From the early days of the drug-induced Haitian Voodoo Zombie to the modern day undead flesh eater, the ‘Zombie’ has leapt from folklore to mainstream cinema obtaining cult status through a long list of movies. The undead took their first famous bite in 1968′s ‘Night of the Living Dead’ and continue feasting today thanks to the brilliant TV series ‘The Walking Dead’; not even a bullet to the head can stop the public’s obsession with everything zombie. Here is my Top 26…ahh Top 10 Zombie Movies; please comment and share your own thoughts.
10. Night of the Creeps 1986
Fred Dekker’s directorial debut pays homage to 1950s ‘B’ movie horror and remains a must see classic. When alien parasites turn their human hosts into zombies, it’s up to a sarcastic (one-liner dropping) ex-cop to save the day. Contains aliens, axe-murderers, zombie prom dates, drunken teens and boobs; what’s not to love?
9. ‘The Return of the Living Dead’ series 1985-2005
With a total of 5 brain eating films…ok so the last two were shit; ‘TROTLD’ series began after John A. Russo and George A. Romero parted ways after their 1968 film ‘Night of the Living Dead’. After their dispute Russo retained the rights to use the ‘Living Dead’ tag, while Romero’s sequels famously became the ‘Dead’ series.
8. Shaun of the Dead 2004
Director Edgar Wright’s British horror/comedy ‘Shaun of the Dead’ has already garnered cult status. Simon Pegg and Nick Frost are two lifeless losers who get caught up in a zombie uprising, together they battle the undead with Cricket bats, old records, a Winchester rifle and a serious hangover.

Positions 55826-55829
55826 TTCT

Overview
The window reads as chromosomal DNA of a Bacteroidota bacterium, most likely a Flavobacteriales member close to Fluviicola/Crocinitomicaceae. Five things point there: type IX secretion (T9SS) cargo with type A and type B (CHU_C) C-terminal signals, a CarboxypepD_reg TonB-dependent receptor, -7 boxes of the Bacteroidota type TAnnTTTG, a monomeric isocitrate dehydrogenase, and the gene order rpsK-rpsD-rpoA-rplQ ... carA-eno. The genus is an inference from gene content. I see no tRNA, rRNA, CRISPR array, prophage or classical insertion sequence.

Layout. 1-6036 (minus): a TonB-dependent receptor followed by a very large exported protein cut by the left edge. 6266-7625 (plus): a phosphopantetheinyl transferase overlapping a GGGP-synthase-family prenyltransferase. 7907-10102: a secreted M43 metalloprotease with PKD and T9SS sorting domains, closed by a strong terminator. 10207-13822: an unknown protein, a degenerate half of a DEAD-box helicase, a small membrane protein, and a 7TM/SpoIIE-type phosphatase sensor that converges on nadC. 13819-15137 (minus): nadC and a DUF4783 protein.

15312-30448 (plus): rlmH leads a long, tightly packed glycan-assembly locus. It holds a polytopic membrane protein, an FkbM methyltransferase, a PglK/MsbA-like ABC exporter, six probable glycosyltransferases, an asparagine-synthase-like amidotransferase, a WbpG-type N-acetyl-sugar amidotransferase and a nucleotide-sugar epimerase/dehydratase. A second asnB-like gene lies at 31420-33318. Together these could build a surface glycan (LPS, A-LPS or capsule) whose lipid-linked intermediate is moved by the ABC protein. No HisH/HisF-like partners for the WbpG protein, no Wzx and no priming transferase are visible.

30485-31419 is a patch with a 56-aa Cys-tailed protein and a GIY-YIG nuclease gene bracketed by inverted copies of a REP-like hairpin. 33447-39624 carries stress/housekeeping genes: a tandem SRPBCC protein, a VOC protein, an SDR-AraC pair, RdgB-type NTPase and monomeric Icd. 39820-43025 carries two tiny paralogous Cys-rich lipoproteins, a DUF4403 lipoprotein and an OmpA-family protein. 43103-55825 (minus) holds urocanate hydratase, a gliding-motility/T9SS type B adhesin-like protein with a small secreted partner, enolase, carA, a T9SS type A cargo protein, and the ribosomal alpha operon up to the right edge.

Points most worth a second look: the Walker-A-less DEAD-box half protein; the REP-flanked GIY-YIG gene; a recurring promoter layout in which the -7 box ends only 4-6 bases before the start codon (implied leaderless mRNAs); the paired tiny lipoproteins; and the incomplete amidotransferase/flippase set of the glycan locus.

7. Braindead A.K.A “Dead Alive” 1992
Long before ‘The Lord of the Rings’ trilogy, Peter Jackson made this vomit inducing blood splattering zombie comedy. With an overbearing evil dead mother, laughing zombie baby and a horny Priest jacked up on animal stimulants (just to name a few); ‘Braindead’ has been tagged “bloodiest movie of all time”, surely thats better than 17 Oscars!
6. Zombieland 2009
In a zombie infested world a shy college student, who survives by following his 30 rules joins forces with a zombie killing ‘Twinkie’ loving tough guy. When they meet a pair of sisters on their way to an Amusement Park hilarity ensues. Beware of that “Bill Murray”, overweight zombies and Sno Balls.
5. The ‘Resident Evil’ series 2002-Present
Based on the popular Capcom video game series, the ‘Resident Evil’ films actually do the games justice for a change…well in my opinion anyway. With all four films written by Paul W.S Anderson and starring luscious legged Milla Jovovich as ‘Alice’ the franchise is showing no sign of slowing down with ‘Retribution’ set for release in October.
4. Dawn of the Dead 2004
As a fan of Romero’s 1978 ‘Dawn of the Dead’, I was a little worried when i first saw this; fortunately worry quickly became bliss as i gnawed my fingers down to the bone with ravenous ferocity, wanting more! Zack Snyder’s directorial debut stands alone as a definitive zombie film. Watch for running zombies, pregnant corpses and exploding heads.
3. The ‘Re-Animator’ trilogy 1985-2003
What began with director Stuart Gordon’s original classic, was followed up with two entertaining Brian Yuzna sequels. The ‘Re-Animator’ trilogy was made famous by actor Jeffrey Comb’s brilliant portrayal of mad scientist Dr. Herbet West and his relentless obsession with reanimating the dead. A perverse, hilarious and gruesome trilogy!
2. ‘The Evil Dead’ trilogy 1981-1992
Writer/Director Sam Raimi’s original ‘Evil Dead’ is the sole reason i’m a horror fan today. Directed by Sam Raimi and starring lantern jawed Bruce Campbell as ‘Ash’ the anti-hero, the hilarious ‘Evil Dead’ trilogy is a gory blend of demonic possession, deadites, Chainsaws and Boomsticks. “So shop smart. Shop S-Mart. You got that?!”
1. George A. Romero’s ‘Dead’ series 1979
Number one has to go to the man labelled “Godfather of all Zombies”; George A. Romero. After 1968′s ‘Night of the Living Dead’ Romero went on to direct five ‘Dead’ sequels, with ‘Dawn of the Dead’ and ‘Day of the Dead’ personal favourites of mine. His films are more than just zombie movies, often dealing with topics such as social commentary, racism and consumerism. George A. Romero is the single reason zombie culture is still very much alive today…unlike the rotting undead he helped immortalise.